Baroness/The Boan Trio/Atlas

Islington Mill, Salford 20 January 2010

by Eric Hanneman

The Islington Mill is an interesting venue, decked out as it is with shrivelled balloons, old mirror balls and with a bar consisting of some fridges on a table. It’s as though the apocalypse has catering by Iceland.

Interesting is unfortunately not the word to describe Atlas, however. Their sludgy stoner rock is incredibly loud, but also extremely boring. I expect if I was Swedish and 15 years old and it was 1992 I’d probably enjoy it, but not tonight. (5)

The Boan Trio (formerly Boanthrope) are next up and are instantly more appealing. Setting up a keyboard on a ironing board at the front of the stage and then kicking things off with the drummer and keyboard/guitar player playing trumpet and saxophone is an unusual start, but it grabs the attention of the audience and the rest of their set doesn’t disappoint. Building from a slow beginnings they push their songs into some terrific, raging experimental dirges recalling Fantomas, Fudge Tunnel and even Neurosis at times. (8)

Baroness do that thing where they are tuning their guitars, soundchecking and generally pissing about and then, without any fuss or introduction they start picking out the melody from Bullhead’s Psalm and the crowd is instantly enthralled as they head straight into the Sweetest Curse, also from the triumphant Blue Record. The sound is beautifully clear, and the band are tighter than the singer from Attack! Attack!’s trousers. Only the vocals, which are undeniably the weakest part of their arsenal suffer a little in the mix.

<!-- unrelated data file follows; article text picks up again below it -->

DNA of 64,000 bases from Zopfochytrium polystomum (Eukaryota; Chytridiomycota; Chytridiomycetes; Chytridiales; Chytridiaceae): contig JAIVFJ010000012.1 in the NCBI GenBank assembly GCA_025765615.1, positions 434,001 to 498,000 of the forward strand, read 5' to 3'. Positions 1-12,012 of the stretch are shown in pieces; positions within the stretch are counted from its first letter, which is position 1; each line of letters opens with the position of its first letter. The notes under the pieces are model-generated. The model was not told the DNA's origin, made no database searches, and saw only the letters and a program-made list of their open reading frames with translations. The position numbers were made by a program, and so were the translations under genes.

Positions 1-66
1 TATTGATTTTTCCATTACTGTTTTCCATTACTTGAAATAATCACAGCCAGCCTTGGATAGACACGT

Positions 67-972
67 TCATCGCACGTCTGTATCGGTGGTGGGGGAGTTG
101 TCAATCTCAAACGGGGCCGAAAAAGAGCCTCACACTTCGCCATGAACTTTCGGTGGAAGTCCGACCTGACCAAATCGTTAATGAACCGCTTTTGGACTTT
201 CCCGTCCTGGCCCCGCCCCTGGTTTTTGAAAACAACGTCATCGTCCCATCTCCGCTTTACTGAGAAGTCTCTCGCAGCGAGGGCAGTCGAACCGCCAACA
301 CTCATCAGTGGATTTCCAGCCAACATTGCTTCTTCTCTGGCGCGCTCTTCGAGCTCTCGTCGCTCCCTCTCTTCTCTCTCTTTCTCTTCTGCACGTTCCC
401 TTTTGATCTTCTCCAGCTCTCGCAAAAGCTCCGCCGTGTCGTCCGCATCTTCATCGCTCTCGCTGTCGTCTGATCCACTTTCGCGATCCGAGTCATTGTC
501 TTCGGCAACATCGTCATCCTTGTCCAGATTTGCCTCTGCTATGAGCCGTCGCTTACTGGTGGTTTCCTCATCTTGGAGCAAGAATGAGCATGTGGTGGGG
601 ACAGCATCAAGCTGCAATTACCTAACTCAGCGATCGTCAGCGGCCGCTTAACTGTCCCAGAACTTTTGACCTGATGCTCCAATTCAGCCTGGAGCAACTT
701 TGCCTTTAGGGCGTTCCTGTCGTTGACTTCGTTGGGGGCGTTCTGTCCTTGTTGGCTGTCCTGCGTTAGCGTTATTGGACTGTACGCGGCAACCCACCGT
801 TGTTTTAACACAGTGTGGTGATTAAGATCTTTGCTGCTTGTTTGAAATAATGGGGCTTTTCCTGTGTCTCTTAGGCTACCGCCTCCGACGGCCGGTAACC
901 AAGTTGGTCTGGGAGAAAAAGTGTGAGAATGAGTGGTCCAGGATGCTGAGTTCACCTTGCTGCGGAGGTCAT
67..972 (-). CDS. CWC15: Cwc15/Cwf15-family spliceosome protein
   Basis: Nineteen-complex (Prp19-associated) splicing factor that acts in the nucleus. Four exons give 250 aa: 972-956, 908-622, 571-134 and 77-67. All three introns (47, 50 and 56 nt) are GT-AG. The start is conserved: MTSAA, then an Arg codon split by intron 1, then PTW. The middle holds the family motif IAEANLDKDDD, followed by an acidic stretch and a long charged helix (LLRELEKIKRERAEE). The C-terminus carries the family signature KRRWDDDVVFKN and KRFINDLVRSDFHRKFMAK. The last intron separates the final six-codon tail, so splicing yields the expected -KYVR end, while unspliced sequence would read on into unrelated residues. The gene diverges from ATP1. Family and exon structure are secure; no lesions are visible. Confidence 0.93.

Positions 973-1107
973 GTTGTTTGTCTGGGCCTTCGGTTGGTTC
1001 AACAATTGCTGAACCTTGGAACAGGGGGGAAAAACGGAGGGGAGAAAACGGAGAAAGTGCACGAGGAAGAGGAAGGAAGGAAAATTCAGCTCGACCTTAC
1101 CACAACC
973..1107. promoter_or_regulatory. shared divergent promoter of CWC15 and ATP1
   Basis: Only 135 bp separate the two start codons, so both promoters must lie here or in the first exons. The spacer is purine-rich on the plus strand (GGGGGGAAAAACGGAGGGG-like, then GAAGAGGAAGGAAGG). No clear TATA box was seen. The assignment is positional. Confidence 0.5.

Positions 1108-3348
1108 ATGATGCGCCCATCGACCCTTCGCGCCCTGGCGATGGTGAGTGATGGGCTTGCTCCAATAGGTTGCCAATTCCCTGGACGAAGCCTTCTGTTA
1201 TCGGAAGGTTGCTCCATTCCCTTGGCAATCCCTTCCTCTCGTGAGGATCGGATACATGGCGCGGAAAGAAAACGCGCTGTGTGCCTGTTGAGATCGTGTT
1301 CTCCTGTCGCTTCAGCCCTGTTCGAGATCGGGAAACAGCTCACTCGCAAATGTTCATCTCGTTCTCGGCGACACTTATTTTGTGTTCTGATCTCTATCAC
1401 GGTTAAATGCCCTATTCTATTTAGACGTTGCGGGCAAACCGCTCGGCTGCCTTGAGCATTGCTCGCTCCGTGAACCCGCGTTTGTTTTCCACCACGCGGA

Centre stage is John Dyer Baizley – shaven headed, full-bearded, with wide eyes and an even wider mouth as he bellows along, reaching his peak during A Horse Called Golgotha and the whole room is swept up as Baroness charge to the song’s climax.

The set ebbs and flows, from the heaviest of sludge metal, to delicate melodic passages that hint at what Metallica might once have been capable of and Baroness highlight one of their key strengths, which is their refusal to rest on an idea. Their songs constantly shift and just as you settle into a groove, they switch up and do something different, but equally excellent.

Baizley eschews between song banter with his only comments coming towards the show’s end as he puts across how privileged the band feel to be “living the dream” by playing for us tonight and he urges people to come and speak to them after the show to see that they “aren’t psychos, or murderers or rapists, (at this point several audience members leave, saying “Pah! I was only here for the rape”) and definitely not rock stars.”

It’s a refreshing sentiment, and they while may not be rock stars; if they continue in this form, they’ll be one of the best bands in the world. (9)


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